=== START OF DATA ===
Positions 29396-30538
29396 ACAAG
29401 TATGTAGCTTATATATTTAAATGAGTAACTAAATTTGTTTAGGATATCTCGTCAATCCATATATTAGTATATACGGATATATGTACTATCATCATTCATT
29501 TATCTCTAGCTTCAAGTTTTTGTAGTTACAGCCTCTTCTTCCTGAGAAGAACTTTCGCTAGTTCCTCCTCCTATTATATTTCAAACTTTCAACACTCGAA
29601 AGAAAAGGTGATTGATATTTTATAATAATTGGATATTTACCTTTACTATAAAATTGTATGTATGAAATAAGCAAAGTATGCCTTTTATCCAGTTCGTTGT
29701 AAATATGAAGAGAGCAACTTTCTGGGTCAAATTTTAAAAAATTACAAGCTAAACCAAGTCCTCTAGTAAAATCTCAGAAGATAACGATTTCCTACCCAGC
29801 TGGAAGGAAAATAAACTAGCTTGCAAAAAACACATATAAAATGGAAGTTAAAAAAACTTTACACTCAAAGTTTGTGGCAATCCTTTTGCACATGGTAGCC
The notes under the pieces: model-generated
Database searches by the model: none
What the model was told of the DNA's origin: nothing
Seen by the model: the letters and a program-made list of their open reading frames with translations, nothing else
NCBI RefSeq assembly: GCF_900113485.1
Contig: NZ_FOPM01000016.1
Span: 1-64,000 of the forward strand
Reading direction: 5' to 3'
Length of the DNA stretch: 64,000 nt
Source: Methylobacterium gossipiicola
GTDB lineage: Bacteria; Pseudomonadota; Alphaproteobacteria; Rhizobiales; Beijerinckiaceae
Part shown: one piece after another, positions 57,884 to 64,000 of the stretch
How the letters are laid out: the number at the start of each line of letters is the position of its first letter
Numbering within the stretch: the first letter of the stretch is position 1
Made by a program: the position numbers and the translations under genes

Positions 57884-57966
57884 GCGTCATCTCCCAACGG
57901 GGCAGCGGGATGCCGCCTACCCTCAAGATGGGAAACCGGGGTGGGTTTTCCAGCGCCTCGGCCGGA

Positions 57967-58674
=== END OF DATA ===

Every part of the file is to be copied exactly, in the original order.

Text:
Positions 29396-30538
29396 ACAAG
29401 TATGTAGCTTATATATTTAAATGAGTAACTAAATTTGTTTAGGATATCTCGTCAATCCATATATTAGTATATACGGATATATGTACTATCATCATTCATT
29501 TATCTCTAGCTTCAAGTTTTTGTAGTTACAGCCTCTTCTTCCTGAGAAGAACTTTCGCTAGTTCCTCCTCCTATTATATTTCAAACTTTCAACACTCGAA
29601 AGAAAAGGTGATTGATATTTTATAATAATTGGATATTTACCTTTACTATAAAATTGTATGTATGAAATAAGCAAAGTATGCCTTTTATCCAGTTCGTTGT
29701 AAATATGAAGAGAGCAACTTTCTGGGTCAAATTTTAAAAAATTACAAGCTAAACCAAGTCCTCTAGTAAAATCTCAGAAGATAACGATTTCCTACCCAGC
29801 TGGAAGGAAAATAAACTAGCTTGCAAAAAACACATATAAAATGGAAGTTAAAAAAACTTTACACTCAAAGTTTGTGGCAATCCTTTTGCACATGGTAGCC
The notes under the pieces: model-generated
Database searches by the model: none
What the model was told of the DNA's origin: nothing
Seen by the model: the letters and a program-made list of their open reading frames with translations, nothing else
NCBI RefSeq assembly: GCF_900113485.1
Contig: NZ_FOPM01000016.1
Span: 1-64,000 of the forward strand
Reading direction: 5' to 3'
Length of the DNA stretch: 64,000 nt
Source: Methylobacterium gossipiicola
GTDB lineage: Bacteria; Pseudomonadota; Alphaproteobacteria; Rhizobiales; Beijerinckiaceae
Part shown: one piece after another, positions 57,884 to 64,000 of the stretch
How the letters are laid out: the number at the start of each line of letters is the position of its first letter
Numbering within the stretch: the first letter of the stretch is position 1
Made by a program: the position numbers and the translations under genes

Positions 57884-57966
57884 GCGTCATCTCCCAACGG
57901 GGCAGCGGGATGCCGCCTACCCTCAAGATGGGAAACCGGGGTGGGTTTTCCAGCGCCTCGGCCGGA

Positions 57967-58674